freedom of expression
APC stands in solidarity with the Expression Online Initiative, which expressed serious concerns regarding violations of UN principles currently taking place at the 7th annual Internet Governance Forum in Baku, Azerbaijan. The violations include restrictions on freedom of expression and association and failure to guarantee equal rights for every participant. Read Expression Online’s open letter.
What are the consequences of blocking access to hateful content? What role do individual internet users play in perpetuating discrimination online?
Although online hate speech has been a growing concern for many years, recent cases have demonstrated the complexity of this issue, and its impact on cultural, political, social, and economic well-being.
The Association for Progressive Communications has started a project called Connect Your Rights! in early 2011. Meant to make the links between fundamental human rights offline and online, it published an infographic in mid-2012 to offer a visualization of the impact that the internet provokes on the human rights regime. After a successful first run in social media and at events worldwide, the infographic was translated to Portuguese by Brazilian group NUPEF.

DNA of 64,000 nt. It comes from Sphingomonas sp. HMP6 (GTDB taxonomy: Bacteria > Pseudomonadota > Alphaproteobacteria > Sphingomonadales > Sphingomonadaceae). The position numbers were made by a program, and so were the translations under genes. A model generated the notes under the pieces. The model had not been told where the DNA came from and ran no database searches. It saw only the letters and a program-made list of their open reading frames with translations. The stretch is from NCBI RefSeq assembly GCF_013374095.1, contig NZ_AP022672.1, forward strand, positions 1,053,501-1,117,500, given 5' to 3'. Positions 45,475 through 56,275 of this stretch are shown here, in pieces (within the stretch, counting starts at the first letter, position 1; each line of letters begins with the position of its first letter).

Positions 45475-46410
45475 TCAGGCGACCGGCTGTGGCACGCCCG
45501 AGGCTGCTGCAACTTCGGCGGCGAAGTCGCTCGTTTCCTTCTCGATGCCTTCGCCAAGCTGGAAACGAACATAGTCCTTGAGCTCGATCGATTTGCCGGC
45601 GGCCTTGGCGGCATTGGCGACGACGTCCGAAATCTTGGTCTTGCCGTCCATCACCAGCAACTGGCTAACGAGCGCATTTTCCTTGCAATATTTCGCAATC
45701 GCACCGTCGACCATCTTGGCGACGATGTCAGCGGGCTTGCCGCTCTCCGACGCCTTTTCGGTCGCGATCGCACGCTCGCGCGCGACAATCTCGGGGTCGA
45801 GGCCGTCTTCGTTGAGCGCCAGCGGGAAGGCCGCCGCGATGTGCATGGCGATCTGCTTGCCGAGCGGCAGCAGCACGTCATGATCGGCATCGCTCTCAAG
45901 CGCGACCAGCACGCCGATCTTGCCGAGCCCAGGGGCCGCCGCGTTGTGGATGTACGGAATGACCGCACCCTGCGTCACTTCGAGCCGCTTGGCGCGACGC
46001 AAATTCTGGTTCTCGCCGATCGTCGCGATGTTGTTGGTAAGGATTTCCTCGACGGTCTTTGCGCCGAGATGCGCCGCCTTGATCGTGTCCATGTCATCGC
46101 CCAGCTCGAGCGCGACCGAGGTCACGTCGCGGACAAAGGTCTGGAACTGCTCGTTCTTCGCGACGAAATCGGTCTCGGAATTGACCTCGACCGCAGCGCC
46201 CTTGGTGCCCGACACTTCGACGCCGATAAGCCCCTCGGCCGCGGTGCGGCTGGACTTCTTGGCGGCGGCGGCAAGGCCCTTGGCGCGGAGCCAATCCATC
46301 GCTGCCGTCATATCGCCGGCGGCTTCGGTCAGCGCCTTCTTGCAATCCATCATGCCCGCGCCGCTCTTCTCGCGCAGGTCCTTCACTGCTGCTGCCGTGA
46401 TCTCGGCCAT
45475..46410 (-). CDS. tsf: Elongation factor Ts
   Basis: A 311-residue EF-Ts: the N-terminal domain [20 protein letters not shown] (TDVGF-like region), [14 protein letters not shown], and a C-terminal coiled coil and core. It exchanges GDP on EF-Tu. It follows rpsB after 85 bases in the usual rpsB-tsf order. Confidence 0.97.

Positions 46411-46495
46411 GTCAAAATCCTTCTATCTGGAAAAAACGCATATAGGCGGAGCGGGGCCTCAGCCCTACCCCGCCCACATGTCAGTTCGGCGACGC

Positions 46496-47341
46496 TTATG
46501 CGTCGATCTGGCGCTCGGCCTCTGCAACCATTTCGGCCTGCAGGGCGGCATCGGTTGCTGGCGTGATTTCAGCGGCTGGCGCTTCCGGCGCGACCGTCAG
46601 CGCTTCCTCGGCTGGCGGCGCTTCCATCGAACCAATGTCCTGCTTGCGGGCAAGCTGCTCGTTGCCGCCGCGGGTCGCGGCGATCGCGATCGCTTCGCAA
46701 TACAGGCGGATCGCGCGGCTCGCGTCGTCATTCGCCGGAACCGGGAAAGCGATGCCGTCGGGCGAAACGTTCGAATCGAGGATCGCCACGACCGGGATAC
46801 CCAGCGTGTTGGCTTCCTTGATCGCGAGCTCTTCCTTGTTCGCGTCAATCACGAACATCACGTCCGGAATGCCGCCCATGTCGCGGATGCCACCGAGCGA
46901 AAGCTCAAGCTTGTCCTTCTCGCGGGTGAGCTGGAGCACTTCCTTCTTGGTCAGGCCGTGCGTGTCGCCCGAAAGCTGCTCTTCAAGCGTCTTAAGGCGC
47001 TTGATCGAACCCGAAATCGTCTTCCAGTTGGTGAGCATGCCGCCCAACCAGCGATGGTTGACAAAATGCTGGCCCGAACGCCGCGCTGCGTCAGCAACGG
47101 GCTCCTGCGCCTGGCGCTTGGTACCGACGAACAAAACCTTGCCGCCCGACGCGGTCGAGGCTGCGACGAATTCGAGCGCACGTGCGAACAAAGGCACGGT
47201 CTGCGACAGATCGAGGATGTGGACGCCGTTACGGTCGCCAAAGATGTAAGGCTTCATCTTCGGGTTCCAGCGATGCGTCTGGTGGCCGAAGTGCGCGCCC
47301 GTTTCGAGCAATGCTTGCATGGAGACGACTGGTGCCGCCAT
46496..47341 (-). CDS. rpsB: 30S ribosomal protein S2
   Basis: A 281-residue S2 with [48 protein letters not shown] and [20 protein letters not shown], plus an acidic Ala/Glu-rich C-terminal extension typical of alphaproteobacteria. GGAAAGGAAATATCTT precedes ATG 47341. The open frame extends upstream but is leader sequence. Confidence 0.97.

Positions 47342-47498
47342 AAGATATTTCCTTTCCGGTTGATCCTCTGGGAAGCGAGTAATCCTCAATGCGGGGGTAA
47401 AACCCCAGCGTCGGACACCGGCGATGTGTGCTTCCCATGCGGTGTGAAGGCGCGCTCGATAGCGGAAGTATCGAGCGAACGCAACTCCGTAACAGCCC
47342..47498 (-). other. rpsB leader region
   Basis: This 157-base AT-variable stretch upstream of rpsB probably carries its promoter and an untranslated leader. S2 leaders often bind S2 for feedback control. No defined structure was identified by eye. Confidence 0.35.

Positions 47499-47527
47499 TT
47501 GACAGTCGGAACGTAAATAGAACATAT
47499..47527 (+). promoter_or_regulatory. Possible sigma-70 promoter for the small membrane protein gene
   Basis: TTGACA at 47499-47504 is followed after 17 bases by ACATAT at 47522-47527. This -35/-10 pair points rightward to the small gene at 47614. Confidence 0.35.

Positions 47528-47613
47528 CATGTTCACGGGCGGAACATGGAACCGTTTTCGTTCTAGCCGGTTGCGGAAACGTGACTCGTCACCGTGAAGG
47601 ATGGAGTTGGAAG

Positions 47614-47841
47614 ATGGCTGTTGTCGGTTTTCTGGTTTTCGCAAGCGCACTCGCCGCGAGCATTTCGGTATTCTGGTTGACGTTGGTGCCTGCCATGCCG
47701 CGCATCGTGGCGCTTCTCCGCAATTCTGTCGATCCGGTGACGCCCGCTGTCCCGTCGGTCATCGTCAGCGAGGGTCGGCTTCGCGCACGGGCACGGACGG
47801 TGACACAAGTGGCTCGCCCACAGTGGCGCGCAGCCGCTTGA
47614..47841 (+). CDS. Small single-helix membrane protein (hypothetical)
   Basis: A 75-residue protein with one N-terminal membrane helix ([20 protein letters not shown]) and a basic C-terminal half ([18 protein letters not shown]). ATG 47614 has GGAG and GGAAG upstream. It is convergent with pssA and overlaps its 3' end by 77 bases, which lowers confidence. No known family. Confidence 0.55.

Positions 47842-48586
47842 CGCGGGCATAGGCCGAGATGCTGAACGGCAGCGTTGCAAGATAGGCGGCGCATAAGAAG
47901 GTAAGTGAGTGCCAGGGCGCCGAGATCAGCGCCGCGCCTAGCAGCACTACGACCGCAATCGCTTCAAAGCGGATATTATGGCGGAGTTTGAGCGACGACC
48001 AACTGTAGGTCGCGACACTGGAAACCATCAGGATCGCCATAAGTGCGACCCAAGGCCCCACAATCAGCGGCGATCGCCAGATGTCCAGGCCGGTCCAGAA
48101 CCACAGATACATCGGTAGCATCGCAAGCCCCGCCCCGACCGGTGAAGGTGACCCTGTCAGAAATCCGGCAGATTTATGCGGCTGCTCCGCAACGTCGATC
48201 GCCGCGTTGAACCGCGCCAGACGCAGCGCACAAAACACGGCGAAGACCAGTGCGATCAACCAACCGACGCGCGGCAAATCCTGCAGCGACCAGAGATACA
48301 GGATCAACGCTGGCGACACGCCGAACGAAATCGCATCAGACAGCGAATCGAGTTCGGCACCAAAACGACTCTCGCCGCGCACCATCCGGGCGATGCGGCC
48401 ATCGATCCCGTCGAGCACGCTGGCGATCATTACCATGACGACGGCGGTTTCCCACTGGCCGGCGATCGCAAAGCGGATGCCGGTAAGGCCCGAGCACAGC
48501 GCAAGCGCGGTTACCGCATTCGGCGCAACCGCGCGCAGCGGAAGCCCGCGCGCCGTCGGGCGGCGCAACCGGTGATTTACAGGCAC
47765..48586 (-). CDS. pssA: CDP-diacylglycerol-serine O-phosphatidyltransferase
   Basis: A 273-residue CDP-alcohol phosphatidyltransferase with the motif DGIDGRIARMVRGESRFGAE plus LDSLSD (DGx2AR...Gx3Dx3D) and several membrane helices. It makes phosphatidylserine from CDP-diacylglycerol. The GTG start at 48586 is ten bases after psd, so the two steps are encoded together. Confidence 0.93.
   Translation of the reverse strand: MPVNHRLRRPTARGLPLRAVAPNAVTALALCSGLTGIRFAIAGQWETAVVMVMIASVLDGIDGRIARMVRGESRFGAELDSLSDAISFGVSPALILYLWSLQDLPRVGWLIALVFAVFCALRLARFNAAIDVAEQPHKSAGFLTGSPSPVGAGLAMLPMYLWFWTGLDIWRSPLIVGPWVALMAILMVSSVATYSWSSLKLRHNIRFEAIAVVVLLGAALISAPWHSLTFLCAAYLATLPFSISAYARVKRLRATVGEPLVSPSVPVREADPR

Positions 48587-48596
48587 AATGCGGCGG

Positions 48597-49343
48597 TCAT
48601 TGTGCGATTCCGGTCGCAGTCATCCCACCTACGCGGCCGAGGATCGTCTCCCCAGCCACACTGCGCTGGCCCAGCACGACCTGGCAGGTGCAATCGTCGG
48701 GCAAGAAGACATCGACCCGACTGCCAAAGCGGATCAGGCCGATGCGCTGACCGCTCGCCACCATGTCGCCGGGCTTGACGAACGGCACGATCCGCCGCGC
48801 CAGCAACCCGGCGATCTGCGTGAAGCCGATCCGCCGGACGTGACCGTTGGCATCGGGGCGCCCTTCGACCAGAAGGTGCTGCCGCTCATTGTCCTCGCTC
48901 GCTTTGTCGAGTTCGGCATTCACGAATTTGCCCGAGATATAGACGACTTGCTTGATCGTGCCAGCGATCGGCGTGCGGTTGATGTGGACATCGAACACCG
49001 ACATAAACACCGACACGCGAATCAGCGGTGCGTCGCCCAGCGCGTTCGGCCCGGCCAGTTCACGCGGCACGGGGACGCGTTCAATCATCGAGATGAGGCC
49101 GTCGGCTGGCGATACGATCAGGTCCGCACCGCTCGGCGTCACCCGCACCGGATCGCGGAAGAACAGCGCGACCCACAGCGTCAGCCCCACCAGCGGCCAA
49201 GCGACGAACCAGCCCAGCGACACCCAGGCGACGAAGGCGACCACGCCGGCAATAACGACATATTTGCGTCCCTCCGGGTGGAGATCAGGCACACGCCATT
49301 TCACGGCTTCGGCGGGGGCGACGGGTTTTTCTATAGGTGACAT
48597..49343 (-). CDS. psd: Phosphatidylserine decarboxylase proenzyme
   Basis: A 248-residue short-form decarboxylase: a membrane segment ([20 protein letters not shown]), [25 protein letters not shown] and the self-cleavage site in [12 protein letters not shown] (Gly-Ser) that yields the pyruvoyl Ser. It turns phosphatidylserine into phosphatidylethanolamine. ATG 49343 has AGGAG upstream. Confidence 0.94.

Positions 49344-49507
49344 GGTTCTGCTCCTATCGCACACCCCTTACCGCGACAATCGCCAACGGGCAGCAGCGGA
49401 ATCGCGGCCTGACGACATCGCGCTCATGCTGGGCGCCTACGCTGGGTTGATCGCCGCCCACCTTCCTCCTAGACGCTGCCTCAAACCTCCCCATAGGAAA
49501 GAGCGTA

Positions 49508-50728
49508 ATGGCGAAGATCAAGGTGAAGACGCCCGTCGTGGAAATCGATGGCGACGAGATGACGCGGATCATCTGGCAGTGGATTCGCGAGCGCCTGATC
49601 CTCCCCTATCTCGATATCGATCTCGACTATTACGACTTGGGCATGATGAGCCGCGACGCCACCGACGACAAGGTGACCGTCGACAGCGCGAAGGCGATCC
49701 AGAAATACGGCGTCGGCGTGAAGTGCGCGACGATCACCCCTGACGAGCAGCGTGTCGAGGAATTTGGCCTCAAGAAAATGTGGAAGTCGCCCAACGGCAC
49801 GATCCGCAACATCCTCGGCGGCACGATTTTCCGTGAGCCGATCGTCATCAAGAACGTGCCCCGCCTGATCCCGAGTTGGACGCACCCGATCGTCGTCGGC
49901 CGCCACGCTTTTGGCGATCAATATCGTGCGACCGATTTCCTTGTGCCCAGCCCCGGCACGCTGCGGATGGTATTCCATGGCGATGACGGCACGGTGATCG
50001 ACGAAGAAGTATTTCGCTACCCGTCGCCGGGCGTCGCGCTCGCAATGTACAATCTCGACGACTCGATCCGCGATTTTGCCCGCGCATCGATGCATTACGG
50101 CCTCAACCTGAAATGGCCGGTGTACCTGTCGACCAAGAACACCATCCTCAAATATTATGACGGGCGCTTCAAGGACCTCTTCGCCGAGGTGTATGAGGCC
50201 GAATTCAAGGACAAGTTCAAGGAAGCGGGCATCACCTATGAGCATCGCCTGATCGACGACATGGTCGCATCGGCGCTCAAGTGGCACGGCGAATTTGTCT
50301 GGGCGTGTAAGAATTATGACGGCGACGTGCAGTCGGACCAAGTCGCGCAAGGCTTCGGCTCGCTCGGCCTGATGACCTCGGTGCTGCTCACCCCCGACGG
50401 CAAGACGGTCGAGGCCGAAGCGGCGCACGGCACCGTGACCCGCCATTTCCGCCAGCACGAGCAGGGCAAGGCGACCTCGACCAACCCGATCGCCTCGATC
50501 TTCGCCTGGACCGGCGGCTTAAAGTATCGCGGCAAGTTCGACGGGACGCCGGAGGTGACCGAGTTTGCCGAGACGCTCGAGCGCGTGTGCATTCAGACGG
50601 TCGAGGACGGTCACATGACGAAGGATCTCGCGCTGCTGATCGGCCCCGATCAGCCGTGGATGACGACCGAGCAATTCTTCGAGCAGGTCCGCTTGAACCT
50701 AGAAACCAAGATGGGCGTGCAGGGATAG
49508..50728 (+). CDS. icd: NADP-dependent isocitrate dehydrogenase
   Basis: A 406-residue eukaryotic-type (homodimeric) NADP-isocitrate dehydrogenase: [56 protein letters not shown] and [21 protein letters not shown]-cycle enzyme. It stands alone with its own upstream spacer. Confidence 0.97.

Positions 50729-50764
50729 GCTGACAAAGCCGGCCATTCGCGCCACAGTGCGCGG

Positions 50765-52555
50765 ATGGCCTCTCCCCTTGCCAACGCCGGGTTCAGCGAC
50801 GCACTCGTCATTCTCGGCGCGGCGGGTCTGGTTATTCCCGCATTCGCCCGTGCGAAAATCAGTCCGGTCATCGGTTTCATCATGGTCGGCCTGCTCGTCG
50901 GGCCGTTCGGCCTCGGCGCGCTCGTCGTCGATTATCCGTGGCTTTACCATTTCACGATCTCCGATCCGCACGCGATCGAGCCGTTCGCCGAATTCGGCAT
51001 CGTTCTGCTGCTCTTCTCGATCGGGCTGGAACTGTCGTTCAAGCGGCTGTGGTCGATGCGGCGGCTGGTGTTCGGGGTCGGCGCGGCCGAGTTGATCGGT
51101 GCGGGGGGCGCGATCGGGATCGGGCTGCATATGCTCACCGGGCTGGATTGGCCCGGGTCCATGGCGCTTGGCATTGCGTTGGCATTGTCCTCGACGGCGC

The 2011 edition of the Global Information Society Watch, titled “Internet Rights and Democratization: focus on freedom of expression and association online” has published the first in a series of updates on six country reports. This special edition contains updates from Argentina, Azerbaijan, Indonesia, Pakistan, Saudi Arabia and South Africa as well as an introduction from the Electronic Frontier Foundation’s Jillian York.
Earlier in October, APCNews crossed paths with three participants at the Africa Internet Governance Forum. Grace Githaiga of Kenya, Towela Nyirenda Jere of South Africa and Lillian Nalwoga of Uganda kindly agreed to provide perspectives on internet governance in Africa.
On Monday, October 22nd, the United Nations Universal Periodic Review (UPR) began the 14th session of its Working Group, reviewing the human rights situation in 14 countries, and reporting on the implementation of recommendations and pledges made in the fir
Submission to Special Rapporteur on contemporary forms of racism, racial discrimination, xenophobia and related intolerance and the internet
It’s short, but it matters. In no more words than a Twitter message, Brazil made many internet rights activists happy in September. It’s worth revisiting this message and putting in context.